Ask me tomorrow. No, I'm kidding. But on any given day, the answer could be different. However, if I was to try to see a pattern in what I find inspiring, I think it's when a person can distill a feeling or experience into such a beautifully simple way that you're left in awe. For instance, there are sentences I've read by John Steinbeck, Anais Nin or Margaret Atwood that are so simply but perfectly crafted that I have to re-read them several times over because they amaze me with their truth.
Same thing with certain artists. Take for example Andy Goldsworthy. The things he can do with twigs or rocks or leaves are extraordinary. And you and I couldn't copy him in a million years.
I'm also very visual, so colors and visual textures make a big influence on me, and also the lack thereof. I am very influenced by certain kinds of music and instruments, especially the piano and the violin.
So I guess when I look back at my answer, it's Truth, Vision or Perception, and my eyes and ears. I'm sure there are more subtle influences I appreciate and find inspiration from, but this is what comes to mind today.
julochka: before you became tangobaby, had you had other dance lessons and so were, in general, coordinated enough to learn the tango?
I have to say that if it weren't for tango, I probably wouldn't be dancing at all. Keep in mind that just because you can do ballet, it doesn't mean you can tango. Tango is a partner dance (obviously) but being comfortable with someone in your very personal space is a uniquely different kind of partner dance, even amongst the other ballroom dances. When you watch people dance Argentine tango, like in my little video, keep in mind that it's completely improvised and all of your clues you read from your partner. With tango, you quite often never know what will happen next.
That being said, I am the world's worst bellydancer and the saddest looking ballerina you've ever seen. I am definitely all about dressing up, so it's hard not to fall in love with bellydancing because the costumes are so awesome and when you have a pile of coin belts and finger cymbals and veils draped about your bedroom, you feel like Bathsheba. And the music just makes you want to move. But the difficult part about bellydancing is that people will be watching you at some point. That was what killed me. I'll never be able to perform, and with bellydance, even if you are just dancing in class, there comes a time where it's just you and the mirror and someone else's eyes. I couldn't do it. Somehow the tango doesn't affect me that way. Or I just took to it so easily. I never had a really difficult time with tango.
And ballet is just plain hard. I'm a baby. So is flamenco. Wow! I'm really bad at a lot of dances.
The only other thing that I kind of sucked at but enjoyed a lot was fencing. I do hope to get back to fencing someday so I can live out some of my little Errol Flynn daydreams (except we'd be fighting Basil Rathbone together if I was Maid Marian). The fun part about fencing is that when your arms and thighs are covered with little dark perfectly round bruises, you can look in the mirror and say, Yeah, I got those in a duel. It just makes it hard to wear short-sleeved tops.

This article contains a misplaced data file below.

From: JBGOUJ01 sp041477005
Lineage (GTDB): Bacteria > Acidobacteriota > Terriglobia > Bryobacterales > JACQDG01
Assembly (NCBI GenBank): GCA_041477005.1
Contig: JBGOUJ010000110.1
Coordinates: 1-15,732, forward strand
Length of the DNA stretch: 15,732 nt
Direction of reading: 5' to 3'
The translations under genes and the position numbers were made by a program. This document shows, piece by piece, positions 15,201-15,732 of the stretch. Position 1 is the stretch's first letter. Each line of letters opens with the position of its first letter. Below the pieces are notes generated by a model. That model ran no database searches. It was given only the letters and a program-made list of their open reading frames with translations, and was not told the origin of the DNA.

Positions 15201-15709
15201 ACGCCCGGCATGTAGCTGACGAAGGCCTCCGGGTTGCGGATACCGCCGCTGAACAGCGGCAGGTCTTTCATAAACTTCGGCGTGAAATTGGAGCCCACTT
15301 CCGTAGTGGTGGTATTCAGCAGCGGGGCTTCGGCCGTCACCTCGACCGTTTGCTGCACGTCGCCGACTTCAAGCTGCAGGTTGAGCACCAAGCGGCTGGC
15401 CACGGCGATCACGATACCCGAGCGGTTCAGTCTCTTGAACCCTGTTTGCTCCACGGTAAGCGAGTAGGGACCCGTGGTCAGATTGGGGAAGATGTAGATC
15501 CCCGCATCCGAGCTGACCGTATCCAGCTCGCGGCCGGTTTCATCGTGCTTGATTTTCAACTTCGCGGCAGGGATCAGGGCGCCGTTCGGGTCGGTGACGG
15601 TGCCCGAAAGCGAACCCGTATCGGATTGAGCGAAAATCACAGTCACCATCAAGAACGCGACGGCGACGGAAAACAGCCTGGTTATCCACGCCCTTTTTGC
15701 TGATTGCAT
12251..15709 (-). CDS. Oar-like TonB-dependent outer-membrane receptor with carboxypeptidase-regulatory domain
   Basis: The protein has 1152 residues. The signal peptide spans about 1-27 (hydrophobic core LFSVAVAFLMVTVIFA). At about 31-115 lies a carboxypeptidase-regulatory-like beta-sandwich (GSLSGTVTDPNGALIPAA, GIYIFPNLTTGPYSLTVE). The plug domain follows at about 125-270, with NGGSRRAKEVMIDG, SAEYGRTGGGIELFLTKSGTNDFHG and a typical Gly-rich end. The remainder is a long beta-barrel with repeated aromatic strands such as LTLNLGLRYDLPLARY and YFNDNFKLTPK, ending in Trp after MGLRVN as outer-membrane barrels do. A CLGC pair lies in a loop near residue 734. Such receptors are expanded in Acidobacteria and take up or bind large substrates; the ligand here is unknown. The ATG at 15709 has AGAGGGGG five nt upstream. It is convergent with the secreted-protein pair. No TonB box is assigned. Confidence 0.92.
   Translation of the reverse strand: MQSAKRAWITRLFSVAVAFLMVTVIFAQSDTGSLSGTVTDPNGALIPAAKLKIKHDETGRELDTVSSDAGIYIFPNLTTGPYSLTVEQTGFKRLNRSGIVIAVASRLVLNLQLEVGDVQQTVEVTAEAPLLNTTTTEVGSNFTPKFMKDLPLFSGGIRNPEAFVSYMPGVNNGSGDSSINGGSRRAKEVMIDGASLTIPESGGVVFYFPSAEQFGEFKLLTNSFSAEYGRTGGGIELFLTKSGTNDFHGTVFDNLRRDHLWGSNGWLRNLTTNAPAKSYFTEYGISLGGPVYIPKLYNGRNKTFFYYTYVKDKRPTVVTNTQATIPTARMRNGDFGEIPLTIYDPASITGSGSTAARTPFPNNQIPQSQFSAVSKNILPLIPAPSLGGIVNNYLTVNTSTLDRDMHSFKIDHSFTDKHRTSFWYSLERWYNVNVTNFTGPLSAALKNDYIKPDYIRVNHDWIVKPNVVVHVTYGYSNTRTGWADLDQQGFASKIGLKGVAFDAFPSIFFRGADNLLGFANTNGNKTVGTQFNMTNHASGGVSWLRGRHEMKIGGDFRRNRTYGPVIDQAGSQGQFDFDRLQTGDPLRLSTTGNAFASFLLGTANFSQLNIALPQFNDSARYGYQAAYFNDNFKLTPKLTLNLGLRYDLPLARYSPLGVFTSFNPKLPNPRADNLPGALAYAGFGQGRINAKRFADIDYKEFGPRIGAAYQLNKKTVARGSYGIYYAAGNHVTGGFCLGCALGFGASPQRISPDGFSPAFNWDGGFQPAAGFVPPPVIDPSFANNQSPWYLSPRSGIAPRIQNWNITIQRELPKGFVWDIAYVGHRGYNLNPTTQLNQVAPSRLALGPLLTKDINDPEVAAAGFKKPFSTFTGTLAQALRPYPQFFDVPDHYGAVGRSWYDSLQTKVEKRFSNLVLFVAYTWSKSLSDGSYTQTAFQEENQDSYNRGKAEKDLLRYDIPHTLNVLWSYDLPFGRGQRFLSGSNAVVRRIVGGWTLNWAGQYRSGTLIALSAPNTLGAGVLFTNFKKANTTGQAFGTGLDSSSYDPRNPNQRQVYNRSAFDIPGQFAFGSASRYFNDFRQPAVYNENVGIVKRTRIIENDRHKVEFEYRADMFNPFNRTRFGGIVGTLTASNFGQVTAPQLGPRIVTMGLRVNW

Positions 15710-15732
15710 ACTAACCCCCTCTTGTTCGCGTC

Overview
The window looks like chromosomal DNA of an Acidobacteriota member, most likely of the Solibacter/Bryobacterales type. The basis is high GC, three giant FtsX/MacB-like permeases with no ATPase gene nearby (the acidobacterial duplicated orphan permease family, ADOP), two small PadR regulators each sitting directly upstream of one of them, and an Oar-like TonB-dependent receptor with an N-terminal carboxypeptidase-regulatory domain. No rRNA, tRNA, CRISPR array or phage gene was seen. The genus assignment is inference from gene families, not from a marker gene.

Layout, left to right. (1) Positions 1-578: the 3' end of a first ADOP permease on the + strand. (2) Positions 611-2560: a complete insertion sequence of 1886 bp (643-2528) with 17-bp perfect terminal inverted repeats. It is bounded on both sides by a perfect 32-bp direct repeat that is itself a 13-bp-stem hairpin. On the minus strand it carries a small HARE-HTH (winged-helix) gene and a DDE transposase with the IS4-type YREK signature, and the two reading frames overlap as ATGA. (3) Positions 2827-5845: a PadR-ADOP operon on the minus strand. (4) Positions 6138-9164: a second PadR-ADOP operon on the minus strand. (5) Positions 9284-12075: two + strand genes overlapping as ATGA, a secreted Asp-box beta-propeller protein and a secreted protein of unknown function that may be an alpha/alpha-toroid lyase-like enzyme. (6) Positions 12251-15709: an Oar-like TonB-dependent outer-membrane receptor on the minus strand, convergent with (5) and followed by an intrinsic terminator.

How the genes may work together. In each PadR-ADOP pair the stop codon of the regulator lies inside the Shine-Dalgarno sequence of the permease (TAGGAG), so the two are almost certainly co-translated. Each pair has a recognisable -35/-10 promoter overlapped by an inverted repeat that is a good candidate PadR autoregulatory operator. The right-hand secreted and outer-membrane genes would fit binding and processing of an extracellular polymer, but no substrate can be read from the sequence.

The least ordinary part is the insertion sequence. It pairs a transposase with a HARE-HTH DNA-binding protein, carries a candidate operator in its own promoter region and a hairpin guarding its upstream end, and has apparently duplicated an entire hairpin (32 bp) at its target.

julochka: if you were going to run away to somewhere in the world, where would it be?
I think it's not so much as a matter of where, but where and when. For instance, I would give a major body part to have been able to travel the Orient Express in the years between the world wars. Or to have taken a steam ship from New York to Europe during the same time. Or to have traveled through Africa or Arabia with Sir Richard Burton. Or the Silk Road. I am very intrigued by places where the East and West intersect. That's why Venice was so incredible last year for me.
I would also have loved to see the Earthrise from an Apollo mission. I wouldn't have minded not getting to do the moon landing, but to see the earth from space has to be one of the most amazing trips a human being can take. *sigh*
As far as destinations today, it's tough. I think I'm such a dreamer that if given the opportunity, I'd probably give almost any place a shot. I always have my passport on me, just in case. ;-)
But Turkey (anywhere in the Baltics actually), Morocco, Russia, Spain, back to Italy... anyplace there's a gypsy encampment... see, here I go again. Maybe I should think about taking up bellydancing again.
Thanks, julochka! That was fun!
Here's "The Rules."
1. Leave me a comment saying, "Interview me."
2. I will respond by emailing you five questions. (I get to pick the questions).
3. You will update your blog with the answers to the questions.
4. You will include this explanation and an offer to interview someone else in the same post.
5. When others comment asking to be interviewed, you will ask them five questions.
Thanks, and I'll try to do my best Barbara Walters impression ever.
portrait of a Gypsy Woman by Nikolai Yaroshenko.
image of Earthrise from LIFE Magazine.